I will also likely get an ~10,000 skid steer for tighter spots and skid steer general purposes. I can't use the 9' mulching head (dedicated machine) on much of the above property because it is laced with both live and dead trees. A real challenge.
 
softdown

softdown

There is only Ingsoc.
Joined
Oct 6, 2020
Messages
346
Location
Southern Colorado mountains
lfnh -I see your point. Perhaps falling trees is a bit of a gift to me. I'd probably do it for $1/inch with no houses around. It agrees with me. Bucking is also fine. Branch clean up sux. Big chippers and excavators are also very expensive of course.
 
catbuster

catbuster

Roadbuilder Extraordinaire
Joined
Nov 30, 2009
Messages
1,440
Location
Louisville
We like talking about logging and silviculture here. Not George Orwell or conspiracy theories.

Ooh ooh ooh at least I’ll post a picture of a new (to us) piece of iron I picked up. Still looking forward to seeing the mulching tractor.
 

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slowp

slowp

Tree Freak
Joined
Feb 6, 2007
Messages
15,194
Location
Warshington
We like talking about logging and silviculture here. Not George Orwell or conspiracy theories.

Ooh ooh ooh at least I’ll post a picture of a new (to us) piece of iron I picked up. Still looking forward to seeing the mulching tractor.
YES! There is an appropriate forum for that other stuff. Get out the can of Troll Be Gone!
I visited with relatives last week. The 4 year old was actually BELLOWING. Not typical 4 year old yelling, but a bellowing fit for a landing discussion. He was inquiring as to why a cable laying crew was not using their Escavater, which was parked nearby. He thought using the escavater would increase efficiency. He's part of The Next Generation and has a good start.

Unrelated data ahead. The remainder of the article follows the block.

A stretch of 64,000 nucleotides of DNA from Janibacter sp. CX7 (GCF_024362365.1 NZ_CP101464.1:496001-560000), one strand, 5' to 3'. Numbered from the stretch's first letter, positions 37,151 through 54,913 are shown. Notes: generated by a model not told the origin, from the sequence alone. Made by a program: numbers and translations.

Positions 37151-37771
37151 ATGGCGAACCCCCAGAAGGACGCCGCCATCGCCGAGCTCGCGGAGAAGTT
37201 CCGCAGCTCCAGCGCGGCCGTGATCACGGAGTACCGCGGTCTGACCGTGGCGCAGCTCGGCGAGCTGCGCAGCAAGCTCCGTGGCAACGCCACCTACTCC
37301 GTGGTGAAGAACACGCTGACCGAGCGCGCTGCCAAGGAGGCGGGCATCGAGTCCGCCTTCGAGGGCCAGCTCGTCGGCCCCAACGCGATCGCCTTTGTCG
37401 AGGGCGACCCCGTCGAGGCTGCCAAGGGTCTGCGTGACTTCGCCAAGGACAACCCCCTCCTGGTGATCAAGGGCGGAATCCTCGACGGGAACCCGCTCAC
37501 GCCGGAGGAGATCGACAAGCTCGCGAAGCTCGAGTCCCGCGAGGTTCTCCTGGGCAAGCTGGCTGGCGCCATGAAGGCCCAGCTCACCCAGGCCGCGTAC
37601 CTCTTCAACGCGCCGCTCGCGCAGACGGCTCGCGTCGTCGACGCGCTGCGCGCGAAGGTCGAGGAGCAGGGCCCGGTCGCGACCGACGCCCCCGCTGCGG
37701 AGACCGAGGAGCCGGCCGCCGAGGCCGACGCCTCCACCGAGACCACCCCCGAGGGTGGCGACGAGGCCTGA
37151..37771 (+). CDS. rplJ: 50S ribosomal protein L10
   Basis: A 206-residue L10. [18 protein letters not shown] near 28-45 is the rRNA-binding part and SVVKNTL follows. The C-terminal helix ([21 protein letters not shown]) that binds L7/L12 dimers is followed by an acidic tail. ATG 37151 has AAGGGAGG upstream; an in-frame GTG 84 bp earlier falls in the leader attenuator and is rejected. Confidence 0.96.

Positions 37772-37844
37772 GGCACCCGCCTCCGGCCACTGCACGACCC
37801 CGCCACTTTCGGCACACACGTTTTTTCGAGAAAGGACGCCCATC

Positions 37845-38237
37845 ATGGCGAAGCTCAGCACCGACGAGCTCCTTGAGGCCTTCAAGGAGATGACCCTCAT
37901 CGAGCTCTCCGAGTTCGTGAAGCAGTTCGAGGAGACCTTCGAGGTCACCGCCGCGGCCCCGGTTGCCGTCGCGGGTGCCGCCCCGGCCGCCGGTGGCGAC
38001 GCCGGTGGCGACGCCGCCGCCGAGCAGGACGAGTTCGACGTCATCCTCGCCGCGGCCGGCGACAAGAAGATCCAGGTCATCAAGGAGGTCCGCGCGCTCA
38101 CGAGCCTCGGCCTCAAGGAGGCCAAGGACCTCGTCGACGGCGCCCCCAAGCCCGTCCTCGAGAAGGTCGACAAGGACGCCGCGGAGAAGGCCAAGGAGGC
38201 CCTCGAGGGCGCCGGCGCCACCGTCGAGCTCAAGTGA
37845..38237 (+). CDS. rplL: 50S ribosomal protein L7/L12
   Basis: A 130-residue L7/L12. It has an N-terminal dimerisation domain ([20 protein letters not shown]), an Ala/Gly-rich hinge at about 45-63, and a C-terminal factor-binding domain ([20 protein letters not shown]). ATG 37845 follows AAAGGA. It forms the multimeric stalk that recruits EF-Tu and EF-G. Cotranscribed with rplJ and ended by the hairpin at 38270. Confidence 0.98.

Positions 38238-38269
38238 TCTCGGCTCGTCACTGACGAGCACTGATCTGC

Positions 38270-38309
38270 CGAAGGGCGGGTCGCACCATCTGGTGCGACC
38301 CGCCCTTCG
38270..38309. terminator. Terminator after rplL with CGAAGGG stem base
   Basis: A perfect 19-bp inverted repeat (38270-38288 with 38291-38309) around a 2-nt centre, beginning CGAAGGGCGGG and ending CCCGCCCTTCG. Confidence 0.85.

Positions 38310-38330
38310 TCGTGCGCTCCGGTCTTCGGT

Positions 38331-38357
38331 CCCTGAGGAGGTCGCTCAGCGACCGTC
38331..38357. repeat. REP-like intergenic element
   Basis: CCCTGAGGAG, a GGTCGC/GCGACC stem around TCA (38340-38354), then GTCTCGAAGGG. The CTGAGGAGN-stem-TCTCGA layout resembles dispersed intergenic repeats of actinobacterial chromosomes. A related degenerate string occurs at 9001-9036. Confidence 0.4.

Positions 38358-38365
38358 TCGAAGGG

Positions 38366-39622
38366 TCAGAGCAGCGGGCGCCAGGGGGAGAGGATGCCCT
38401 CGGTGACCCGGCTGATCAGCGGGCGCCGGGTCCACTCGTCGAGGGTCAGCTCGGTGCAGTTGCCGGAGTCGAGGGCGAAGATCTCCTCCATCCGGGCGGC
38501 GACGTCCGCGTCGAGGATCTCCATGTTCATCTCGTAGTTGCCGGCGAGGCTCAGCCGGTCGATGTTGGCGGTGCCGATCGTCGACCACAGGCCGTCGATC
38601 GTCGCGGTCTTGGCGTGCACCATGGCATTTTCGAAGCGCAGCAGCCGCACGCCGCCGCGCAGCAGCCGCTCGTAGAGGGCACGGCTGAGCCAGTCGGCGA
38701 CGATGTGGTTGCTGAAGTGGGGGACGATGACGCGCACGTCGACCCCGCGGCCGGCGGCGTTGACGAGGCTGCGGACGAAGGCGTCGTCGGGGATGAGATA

catbuster

catbuster

Roadbuilder Extraordinaire
Joined
Nov 30, 2009
Messages
1,440
Location
Louisville
YES! There is an appropriate forum for that other stuff. Get out the can of Troll Be Gone!
I visited with relatives last week. The 4 year old was actually BELLOWING. Not typical 4 year old yelling, but a bellowing fit for a landing discussion. He was inquiring as to why a cable laying crew was not using their Escavater, which was parked nearby. He thought using the escavater would increase efficiency. He's part of The Next Generation and has a good start.
I look forward to finding people in the next generation like him so I know my outfit will be in good hands once I’m ready to retire. Downshot is that excavator will flat out destroy about anything it will hook into. Thankfully we’ve not had anything befitting a landing discussion on this project yet.

Not moving back there, but still miss the woods.
 
northmanlogging

northmanlogging

The gyppo's gyppo
Joined
Jan 17, 2012
Messages
6,230
Location
western washington
I look forward to finding people in the next generation like him so I know my outfit will be in good hands once I’m ready to retire. Downshot is that excavator will flat out destroy about anything it will hook into. Thankfully we’ve not had anything befitting a landing discussion on this project yet.

Not moving back there, but still miss the woods.
Hrm, perhaps I need to seriously think about hiring someone... Get me some snot nosed idealistic upstart, mold them into a fine specimen of a gyppo logger, the kind that questions all authority, including my own, can't stand still on concrete slabs, is genuinely curious about how things work... one can hope...

Problem is all the ones that use their brains are already doing work that uses their brains... leaving the knuckle heads that only know how to hit things harder.